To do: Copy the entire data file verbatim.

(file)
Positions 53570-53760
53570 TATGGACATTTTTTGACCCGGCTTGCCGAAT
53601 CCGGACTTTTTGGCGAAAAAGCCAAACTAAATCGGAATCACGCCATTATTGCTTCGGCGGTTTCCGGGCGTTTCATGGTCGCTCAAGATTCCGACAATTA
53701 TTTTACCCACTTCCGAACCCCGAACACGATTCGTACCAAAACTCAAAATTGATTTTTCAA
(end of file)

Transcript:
Positions 53570-53760
53570 TATGGACATTTTTTGACCCGGCTTGCCGAAT
53601 CCGGACTTTTTGGCGAAAAAGCCAAACTAAATCGGAATCACGCCATTATTGCTTCGGCGGTTTCCGGGCGTTTCATGGTCGCTCAAGATTCCGACAATTA
53701 TTTTACCCACTTCCGAACCCCGAACACGATTCGTACCAAAACTCAAAATTGATTTTTCAA